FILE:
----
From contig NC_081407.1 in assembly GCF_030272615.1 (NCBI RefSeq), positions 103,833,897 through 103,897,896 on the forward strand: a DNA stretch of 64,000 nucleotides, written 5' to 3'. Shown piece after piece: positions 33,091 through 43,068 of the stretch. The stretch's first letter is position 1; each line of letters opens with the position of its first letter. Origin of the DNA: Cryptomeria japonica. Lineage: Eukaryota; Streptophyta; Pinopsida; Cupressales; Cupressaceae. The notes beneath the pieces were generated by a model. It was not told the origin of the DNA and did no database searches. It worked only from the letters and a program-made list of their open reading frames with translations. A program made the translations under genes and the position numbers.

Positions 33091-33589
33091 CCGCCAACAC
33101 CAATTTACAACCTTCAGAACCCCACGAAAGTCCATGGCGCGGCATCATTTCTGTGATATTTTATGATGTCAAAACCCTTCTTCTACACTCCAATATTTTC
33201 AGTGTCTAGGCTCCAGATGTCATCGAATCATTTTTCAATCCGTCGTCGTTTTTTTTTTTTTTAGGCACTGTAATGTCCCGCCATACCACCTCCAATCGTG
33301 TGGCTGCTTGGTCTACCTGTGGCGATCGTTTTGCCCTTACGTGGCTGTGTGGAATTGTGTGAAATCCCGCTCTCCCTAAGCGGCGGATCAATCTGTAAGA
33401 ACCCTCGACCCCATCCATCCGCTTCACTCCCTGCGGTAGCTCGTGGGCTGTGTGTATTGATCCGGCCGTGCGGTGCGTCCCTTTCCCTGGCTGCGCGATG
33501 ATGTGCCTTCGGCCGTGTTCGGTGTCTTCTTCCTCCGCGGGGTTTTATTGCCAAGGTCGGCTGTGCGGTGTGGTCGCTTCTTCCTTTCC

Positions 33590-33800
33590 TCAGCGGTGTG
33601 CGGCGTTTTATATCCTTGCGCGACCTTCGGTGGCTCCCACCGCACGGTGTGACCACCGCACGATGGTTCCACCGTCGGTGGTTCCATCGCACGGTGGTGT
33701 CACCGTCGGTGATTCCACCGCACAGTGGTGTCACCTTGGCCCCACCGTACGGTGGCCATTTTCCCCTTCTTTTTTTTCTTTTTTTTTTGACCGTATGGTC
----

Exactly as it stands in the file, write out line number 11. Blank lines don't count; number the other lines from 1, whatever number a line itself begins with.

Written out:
33601 CGGCGTTTTATATCCTTGCGCGACCTTCGGTGGCTCCCACCGCACGGTGTGACCACCGCACGATGGTTCCACCGTCGGTGGTTCCATCGCACGGTGGTGT